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Best hearing protection for kids
New parents are bombarded from all sides about what to do, what to buy, how to act, and even how to talk around their young family members. But one of the more critical things that new parents often overlook is hearing protection for kids.
As a member of the legion-of-no-sleep, I can help here. Over the last week, I bought all the best models the internet had to offer, and used our test head to see how well each hearing protector gets rid of unwanted noise. Decibel ratings are fraught with problems, so why not let us give you the whole picture, objectively?
Editor’s note: this list was updated on January 9, 2023 to include more background information, update links, add a noise reduction rating table, and correct formatting.
Why do you need hearing protection for your child?
Children don’t hear the world around them like you or I do. Not only are they far more sensitive to loud sounds, but they presumably don’t have noise-induced hearing loss yet. As such, they can hear much higher-pitched sounds than adults or even teens can. What we might not notice could be extremely painful to them, so good hearing protection for events, live music, and travel is a must if you want to bring your little buddy with you. Remember, headphones are not a replacement for hearing protection: they are often inadequate.
Additionally, because their heads aren’t adult-sized yet, regular old hearing protection or active noise canceling headphones aren’t going to cut it.
Hearing loss can start far earlier than you might think, so it’s always important to make sure that fireworks, loud music, or transportation won’t lead to any avoidable impairment. That’s why you should use hearing protection when you know you’ll be in an environment with lots of noise, or really loud sounds.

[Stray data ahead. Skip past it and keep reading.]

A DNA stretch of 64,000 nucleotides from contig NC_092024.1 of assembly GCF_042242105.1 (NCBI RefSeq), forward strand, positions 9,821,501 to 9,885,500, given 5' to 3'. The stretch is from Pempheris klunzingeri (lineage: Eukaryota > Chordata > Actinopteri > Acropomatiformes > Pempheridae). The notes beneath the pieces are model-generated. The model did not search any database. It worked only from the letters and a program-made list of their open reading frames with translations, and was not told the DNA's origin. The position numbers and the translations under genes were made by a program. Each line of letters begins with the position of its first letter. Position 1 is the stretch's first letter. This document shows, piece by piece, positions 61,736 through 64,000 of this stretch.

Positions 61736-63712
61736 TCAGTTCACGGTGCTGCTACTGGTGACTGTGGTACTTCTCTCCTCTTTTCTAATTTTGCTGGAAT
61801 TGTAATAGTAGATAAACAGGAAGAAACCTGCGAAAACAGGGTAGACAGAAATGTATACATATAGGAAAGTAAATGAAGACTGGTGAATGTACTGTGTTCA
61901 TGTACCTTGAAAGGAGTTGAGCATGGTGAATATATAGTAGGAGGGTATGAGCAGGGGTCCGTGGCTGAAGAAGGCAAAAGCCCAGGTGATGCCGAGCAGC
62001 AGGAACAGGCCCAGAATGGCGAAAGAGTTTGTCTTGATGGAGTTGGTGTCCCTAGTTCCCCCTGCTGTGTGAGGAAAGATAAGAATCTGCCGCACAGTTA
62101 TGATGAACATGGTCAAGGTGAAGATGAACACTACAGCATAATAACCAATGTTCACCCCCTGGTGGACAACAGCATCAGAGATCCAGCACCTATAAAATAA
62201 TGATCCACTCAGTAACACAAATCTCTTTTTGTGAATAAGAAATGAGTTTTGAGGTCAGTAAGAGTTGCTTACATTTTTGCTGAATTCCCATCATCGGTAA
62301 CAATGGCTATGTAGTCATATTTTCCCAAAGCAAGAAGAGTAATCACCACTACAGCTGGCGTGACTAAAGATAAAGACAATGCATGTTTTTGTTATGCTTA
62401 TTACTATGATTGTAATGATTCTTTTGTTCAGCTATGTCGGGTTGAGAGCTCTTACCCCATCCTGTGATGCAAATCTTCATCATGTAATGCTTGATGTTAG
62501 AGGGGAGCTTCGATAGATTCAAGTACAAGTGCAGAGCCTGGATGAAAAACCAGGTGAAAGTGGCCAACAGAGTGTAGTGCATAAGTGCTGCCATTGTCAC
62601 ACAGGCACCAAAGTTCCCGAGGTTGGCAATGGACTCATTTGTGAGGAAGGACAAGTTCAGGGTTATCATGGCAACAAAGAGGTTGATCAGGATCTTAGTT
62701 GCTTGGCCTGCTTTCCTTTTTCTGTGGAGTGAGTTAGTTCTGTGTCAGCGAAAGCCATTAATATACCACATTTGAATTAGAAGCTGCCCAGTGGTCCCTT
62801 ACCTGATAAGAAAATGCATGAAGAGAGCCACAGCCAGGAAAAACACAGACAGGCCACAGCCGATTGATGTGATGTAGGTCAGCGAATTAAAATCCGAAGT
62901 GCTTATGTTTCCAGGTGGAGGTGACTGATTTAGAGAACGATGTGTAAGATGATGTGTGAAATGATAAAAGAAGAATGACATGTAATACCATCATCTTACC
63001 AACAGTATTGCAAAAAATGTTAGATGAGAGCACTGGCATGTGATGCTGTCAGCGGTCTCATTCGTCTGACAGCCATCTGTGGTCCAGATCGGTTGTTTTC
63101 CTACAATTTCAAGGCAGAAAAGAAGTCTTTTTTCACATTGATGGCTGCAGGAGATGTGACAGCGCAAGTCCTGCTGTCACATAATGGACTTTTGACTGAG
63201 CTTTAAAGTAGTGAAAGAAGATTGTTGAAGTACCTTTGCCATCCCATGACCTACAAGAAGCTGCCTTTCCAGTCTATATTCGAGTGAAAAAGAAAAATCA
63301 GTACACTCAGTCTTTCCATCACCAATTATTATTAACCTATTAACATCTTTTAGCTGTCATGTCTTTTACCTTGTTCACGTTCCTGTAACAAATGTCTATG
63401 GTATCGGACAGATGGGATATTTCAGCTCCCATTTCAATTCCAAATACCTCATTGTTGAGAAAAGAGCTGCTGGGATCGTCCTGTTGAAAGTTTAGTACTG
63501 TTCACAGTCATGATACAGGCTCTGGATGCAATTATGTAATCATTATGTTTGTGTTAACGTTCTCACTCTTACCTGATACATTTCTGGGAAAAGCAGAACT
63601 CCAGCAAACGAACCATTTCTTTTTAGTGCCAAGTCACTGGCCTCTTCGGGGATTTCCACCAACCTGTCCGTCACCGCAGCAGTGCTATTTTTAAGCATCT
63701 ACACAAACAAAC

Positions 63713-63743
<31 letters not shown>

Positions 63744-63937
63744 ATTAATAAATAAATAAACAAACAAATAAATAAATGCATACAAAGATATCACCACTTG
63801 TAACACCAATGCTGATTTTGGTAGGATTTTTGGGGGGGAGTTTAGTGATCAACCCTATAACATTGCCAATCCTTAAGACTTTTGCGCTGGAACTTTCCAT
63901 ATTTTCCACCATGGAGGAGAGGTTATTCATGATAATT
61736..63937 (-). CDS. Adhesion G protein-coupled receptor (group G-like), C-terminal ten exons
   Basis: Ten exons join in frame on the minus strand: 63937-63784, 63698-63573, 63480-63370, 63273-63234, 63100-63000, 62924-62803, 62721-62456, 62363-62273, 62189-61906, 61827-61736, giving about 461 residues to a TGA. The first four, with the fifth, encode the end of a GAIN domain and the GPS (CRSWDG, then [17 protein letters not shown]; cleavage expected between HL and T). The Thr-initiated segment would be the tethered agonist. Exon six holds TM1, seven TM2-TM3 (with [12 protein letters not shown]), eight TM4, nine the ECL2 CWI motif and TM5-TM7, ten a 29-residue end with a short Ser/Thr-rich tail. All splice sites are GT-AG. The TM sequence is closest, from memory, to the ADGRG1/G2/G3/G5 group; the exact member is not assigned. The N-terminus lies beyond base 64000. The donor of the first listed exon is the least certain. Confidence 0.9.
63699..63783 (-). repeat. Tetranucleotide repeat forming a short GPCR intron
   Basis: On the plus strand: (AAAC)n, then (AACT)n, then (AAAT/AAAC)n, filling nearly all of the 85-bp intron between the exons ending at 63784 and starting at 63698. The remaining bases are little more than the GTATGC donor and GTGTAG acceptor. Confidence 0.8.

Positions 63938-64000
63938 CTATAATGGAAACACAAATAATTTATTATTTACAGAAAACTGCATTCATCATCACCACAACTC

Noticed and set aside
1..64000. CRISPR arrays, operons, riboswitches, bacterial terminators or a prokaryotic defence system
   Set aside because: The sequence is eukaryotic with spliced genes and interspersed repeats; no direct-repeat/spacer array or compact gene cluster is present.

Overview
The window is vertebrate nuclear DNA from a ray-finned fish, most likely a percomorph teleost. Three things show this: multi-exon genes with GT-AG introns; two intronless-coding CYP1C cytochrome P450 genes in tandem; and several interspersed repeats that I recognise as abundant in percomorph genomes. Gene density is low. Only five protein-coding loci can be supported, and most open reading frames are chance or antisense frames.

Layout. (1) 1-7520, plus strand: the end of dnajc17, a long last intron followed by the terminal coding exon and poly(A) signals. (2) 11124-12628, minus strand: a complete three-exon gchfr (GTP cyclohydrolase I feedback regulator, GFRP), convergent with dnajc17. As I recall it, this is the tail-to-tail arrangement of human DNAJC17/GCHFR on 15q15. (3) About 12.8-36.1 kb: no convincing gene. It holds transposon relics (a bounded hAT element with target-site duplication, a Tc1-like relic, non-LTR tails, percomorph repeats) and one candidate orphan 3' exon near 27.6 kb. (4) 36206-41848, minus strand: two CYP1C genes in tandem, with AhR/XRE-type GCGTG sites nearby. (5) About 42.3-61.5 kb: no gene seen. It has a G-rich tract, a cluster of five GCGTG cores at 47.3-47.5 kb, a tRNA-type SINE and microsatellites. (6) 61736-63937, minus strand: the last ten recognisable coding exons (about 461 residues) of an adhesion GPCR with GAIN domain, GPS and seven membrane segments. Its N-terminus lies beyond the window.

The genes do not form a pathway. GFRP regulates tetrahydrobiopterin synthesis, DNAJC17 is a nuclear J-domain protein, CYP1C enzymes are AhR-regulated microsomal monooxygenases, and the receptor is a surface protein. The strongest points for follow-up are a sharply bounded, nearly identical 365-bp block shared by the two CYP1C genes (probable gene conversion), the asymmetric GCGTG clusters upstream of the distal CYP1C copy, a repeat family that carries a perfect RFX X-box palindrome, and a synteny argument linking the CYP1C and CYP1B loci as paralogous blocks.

Should you trust the dB rating?
If you do your research online, you’ll invariably see that the hearing protectors have a rating that says something like “25dB” or “reduces noise by 99 percent.” While some may be technically true depending on how you look at it, these figures don’t always communicate a complete picture of what you’re looking for.
The noise reduction rating (NRR) is used to communicate how well a product attenuates noise using a set procedure to produce a number, followed by “dB(A).” Though that can’t tell you what individual sounds will be blocked out, it does a fairly nice job of giving you a broad context around how well something gets rid of outside noise. In a safety context, this rating is used to calculate acceptable guidelines for noisy work environments and more.